man planting tree

Planting Baby Trees

baby treeA big planting day is a day of rebirth. When we’re ready to plant, we’ve already graded the site, removed invasive species, and water is moving the way we planned. Then, we add a lot of young life in confidence that we have done everything we can to help them grow.

With the help of generous volunteers from the Defiance College Fisheries & Wildlife Management Class and the Paulding Soil & Water Conservation District, the Conservancy team and its partners have planted 1,200 bare-root seedlings at the Marie DeLarme project. 

After contractors planted the trees and shrubs, volunteers followed behind placing translucent tubes around the trees. The tubes are essential to getting the seedlings off to a strong start and shielding them from deer and rabbits and other animals that would graze on them. The tubes also create micro-habitats, amplify the sun’s rays and give the seedlings a warm environment. As the trees grow, they’ll release water vapor which condenses inside the tube creating a self-watering system.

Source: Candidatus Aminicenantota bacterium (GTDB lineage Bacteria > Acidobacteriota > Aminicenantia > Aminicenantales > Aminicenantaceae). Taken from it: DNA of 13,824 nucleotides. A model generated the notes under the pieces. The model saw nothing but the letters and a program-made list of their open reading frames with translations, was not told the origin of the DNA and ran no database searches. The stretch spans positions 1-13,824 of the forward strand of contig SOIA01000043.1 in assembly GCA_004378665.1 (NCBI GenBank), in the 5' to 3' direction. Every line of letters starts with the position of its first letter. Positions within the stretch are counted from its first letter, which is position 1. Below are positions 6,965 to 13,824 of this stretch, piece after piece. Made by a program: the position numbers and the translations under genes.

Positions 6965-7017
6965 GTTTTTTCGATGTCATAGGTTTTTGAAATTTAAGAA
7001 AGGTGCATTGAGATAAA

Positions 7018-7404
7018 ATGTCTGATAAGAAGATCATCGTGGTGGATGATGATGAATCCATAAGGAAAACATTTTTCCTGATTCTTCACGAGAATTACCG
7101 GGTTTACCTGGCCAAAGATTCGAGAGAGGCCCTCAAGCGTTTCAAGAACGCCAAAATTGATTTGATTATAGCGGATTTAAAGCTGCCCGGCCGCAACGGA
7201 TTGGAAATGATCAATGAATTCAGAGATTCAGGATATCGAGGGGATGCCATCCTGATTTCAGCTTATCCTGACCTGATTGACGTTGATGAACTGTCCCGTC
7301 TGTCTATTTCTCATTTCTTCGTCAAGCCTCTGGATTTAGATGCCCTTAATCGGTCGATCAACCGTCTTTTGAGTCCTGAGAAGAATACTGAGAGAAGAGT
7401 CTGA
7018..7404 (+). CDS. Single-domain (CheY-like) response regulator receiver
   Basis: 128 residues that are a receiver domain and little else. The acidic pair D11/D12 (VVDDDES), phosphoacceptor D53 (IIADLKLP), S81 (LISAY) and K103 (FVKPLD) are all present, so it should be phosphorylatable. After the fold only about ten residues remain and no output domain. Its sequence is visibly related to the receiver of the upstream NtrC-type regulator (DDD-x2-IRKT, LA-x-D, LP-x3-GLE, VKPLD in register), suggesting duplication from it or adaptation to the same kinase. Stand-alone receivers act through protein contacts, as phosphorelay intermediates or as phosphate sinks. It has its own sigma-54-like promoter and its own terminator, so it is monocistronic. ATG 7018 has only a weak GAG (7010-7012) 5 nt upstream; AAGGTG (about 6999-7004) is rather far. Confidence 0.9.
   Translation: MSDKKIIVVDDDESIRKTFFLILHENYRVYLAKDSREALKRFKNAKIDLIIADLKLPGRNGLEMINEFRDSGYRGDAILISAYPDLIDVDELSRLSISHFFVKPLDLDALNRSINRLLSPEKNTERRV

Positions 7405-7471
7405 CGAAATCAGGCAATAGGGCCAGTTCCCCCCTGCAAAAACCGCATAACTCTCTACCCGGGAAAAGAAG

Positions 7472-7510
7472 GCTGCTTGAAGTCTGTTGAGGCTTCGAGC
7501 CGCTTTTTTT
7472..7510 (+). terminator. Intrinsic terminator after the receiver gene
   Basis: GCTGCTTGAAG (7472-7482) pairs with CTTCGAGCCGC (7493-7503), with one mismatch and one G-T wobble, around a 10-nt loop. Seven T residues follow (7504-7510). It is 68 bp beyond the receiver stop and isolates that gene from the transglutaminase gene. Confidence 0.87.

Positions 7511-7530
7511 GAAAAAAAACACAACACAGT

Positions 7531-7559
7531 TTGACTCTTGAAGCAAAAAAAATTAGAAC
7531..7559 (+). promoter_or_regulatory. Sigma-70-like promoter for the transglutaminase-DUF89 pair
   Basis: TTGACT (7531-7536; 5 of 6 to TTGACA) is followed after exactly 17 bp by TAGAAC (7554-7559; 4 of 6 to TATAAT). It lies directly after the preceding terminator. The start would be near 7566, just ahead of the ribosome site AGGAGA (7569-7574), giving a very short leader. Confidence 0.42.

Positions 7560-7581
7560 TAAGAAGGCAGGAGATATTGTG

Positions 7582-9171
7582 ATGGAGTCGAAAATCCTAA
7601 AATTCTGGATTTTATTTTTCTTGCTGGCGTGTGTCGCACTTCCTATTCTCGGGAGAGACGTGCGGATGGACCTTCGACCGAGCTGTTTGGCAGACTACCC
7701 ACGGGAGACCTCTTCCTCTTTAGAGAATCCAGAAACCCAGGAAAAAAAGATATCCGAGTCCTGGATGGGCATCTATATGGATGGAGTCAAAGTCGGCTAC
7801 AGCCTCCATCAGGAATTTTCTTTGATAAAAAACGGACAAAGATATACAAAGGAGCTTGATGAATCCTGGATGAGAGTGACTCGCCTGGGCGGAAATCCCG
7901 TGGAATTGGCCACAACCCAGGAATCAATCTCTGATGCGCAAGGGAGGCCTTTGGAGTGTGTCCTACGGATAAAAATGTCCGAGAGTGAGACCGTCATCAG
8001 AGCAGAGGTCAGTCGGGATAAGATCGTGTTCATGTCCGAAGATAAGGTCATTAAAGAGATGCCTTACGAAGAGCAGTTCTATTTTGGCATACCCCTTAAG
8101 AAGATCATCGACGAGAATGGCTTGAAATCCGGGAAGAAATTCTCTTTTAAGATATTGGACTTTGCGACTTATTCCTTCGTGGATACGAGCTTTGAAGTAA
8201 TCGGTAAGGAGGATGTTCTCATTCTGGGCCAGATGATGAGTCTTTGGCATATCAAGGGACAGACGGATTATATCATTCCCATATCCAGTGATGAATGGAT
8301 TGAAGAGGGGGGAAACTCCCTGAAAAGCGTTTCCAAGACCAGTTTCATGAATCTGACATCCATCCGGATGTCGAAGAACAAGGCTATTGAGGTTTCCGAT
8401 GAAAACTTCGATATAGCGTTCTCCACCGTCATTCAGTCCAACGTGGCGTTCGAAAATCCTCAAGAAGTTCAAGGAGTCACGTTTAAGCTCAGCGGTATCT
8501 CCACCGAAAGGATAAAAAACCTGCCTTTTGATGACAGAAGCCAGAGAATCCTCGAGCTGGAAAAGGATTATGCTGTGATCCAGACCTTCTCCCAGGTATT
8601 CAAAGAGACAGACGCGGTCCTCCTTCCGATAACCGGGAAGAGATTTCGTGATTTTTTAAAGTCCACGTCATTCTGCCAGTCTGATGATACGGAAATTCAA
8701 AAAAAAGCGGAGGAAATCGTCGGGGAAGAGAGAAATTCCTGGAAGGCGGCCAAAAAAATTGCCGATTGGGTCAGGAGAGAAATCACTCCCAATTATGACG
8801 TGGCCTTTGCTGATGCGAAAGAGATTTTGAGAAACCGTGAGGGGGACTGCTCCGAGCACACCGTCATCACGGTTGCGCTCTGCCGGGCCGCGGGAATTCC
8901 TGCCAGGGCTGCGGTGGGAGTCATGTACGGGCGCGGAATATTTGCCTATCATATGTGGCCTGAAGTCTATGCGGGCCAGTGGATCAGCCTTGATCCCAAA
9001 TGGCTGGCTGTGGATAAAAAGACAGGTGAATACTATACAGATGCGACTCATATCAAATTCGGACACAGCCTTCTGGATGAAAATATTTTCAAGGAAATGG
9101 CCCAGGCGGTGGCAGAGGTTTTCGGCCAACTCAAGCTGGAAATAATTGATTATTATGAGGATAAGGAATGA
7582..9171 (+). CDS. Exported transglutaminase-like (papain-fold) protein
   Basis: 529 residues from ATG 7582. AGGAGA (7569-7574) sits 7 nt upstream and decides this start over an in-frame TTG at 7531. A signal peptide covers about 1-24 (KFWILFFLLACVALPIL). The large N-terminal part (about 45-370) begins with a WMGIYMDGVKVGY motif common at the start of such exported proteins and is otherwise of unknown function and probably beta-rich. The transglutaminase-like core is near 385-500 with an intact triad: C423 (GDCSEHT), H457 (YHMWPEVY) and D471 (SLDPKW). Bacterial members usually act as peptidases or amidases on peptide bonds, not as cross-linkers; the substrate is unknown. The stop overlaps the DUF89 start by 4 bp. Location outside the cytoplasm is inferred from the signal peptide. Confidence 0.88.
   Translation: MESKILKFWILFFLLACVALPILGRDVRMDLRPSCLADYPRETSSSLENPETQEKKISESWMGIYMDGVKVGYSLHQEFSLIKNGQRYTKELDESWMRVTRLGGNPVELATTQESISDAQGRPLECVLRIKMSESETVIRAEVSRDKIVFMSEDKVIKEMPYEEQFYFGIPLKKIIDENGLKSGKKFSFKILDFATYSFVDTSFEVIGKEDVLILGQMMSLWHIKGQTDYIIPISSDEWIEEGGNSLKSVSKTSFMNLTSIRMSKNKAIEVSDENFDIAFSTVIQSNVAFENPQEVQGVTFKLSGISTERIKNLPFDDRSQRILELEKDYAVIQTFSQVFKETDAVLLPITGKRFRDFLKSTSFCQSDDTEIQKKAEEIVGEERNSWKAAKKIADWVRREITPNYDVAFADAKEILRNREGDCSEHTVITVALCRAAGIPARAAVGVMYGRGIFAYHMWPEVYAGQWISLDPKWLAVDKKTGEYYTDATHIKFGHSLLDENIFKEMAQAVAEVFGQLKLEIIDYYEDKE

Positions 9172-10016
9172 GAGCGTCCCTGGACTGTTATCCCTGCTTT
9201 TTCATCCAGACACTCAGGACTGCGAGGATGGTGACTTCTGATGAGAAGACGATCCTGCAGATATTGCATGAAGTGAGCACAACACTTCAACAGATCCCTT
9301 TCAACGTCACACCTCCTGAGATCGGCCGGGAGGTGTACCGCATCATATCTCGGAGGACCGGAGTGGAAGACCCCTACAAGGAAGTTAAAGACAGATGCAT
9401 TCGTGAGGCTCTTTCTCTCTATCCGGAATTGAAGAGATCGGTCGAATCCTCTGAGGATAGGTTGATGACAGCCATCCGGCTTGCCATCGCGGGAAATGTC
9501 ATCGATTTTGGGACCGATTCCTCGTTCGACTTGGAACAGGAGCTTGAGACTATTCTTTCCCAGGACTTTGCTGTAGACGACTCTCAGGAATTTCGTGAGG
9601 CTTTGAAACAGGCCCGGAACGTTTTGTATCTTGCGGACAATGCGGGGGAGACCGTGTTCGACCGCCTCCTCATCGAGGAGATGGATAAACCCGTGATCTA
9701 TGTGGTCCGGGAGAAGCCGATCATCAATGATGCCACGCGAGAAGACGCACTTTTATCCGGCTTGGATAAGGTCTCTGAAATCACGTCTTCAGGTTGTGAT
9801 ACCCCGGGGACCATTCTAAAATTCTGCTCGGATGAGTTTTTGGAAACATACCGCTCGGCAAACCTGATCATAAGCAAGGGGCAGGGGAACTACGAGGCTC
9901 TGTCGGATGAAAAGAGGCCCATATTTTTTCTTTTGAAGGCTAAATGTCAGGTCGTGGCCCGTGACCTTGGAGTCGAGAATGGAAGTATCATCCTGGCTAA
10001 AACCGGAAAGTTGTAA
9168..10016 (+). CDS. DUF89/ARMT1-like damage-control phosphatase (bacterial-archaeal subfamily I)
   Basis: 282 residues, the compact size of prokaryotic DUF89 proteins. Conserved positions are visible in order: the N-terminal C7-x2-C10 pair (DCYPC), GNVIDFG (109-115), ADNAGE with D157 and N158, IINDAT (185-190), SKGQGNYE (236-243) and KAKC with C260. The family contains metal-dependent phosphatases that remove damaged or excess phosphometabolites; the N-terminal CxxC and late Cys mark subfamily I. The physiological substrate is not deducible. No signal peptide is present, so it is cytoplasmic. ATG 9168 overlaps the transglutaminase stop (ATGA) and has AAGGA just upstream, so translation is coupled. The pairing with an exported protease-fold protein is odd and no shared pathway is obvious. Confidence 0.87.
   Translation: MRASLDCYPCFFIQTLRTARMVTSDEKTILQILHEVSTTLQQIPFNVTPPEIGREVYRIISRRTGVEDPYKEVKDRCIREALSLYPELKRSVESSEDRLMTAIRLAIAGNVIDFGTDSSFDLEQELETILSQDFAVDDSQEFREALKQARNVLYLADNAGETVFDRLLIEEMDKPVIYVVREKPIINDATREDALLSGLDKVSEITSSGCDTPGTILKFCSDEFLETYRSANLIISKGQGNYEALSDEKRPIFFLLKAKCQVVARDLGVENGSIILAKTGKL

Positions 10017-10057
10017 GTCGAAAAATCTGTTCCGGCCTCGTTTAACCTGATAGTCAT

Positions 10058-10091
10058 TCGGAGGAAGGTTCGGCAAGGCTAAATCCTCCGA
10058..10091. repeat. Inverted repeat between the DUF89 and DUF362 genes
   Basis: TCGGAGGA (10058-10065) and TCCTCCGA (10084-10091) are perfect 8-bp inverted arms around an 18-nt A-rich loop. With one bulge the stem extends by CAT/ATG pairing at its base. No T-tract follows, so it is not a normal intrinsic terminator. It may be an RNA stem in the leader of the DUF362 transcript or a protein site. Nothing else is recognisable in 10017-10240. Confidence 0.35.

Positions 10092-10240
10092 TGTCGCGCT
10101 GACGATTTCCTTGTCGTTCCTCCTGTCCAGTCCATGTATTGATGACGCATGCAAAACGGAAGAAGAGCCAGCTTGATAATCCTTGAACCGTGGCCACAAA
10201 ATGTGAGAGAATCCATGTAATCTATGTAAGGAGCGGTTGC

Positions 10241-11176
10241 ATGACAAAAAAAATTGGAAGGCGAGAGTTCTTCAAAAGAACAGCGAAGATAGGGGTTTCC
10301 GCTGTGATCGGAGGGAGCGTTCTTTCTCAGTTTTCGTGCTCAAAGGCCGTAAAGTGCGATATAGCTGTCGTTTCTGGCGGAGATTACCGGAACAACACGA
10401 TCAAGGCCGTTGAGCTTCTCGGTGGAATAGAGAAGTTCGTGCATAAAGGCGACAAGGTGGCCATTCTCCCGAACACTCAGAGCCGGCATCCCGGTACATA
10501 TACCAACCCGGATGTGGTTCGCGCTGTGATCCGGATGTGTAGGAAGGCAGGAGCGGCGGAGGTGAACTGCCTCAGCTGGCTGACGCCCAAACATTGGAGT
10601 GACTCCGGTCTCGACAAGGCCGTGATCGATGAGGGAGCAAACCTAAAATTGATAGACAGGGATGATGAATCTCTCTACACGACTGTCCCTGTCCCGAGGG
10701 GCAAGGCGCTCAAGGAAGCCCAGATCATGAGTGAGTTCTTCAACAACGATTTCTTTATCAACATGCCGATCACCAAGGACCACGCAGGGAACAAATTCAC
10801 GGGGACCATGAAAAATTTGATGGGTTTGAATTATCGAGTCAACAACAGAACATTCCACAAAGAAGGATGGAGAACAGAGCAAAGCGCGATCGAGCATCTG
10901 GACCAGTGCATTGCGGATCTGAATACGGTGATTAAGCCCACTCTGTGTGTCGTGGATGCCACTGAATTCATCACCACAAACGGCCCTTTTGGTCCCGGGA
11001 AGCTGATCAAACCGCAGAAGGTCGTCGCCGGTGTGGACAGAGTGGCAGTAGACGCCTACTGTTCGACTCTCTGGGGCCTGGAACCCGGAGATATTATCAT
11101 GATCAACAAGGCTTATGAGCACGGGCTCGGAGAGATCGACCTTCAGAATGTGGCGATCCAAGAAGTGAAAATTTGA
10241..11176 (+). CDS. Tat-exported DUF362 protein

The tubes stay in place for three to five years. Conservancy staff will check on them periodically, especially after a significant rain or windstorm. Wind can knock the tubes over and bend the trees. Staff will prop them back up to let the trees grow straight. When the trees and shrubs are well-established, the tubes will be removed and re-used on another site.

The seedlings planted in this area include trees that are represented in the surrounding forest such as various oaks and hickories. The shrubs include native fruit-bearing species such as chokeberry, buttonbush, and dogwoods. Because these shrubs flower, they provide nectar and pollen for bees and butterflies. They also harbor the larvae of moths and butterflies which birds feed to their nestlings. The roots of the trees and shrubs will prevent erosion and also take up nutrients including phosphorus and nitrogen, preventing excess nutrients from reaching the Maumee River and Lake Erie.

This important restoration project in Forrest Woods Nature Preserve transformed a former hay field into a healthy wetland adjacent to the Maumee River. Frogs are already laying eggs in the new vernal pools near the Marie DeLarme Creek!

Melanie Coulter said, “With the completion of this parcel, we’ve really effectively protected a big piece of the true Great Black Swamp in Forrest Woods Preserve. We’re looking forward to seeing big changes in a short time in this small field.”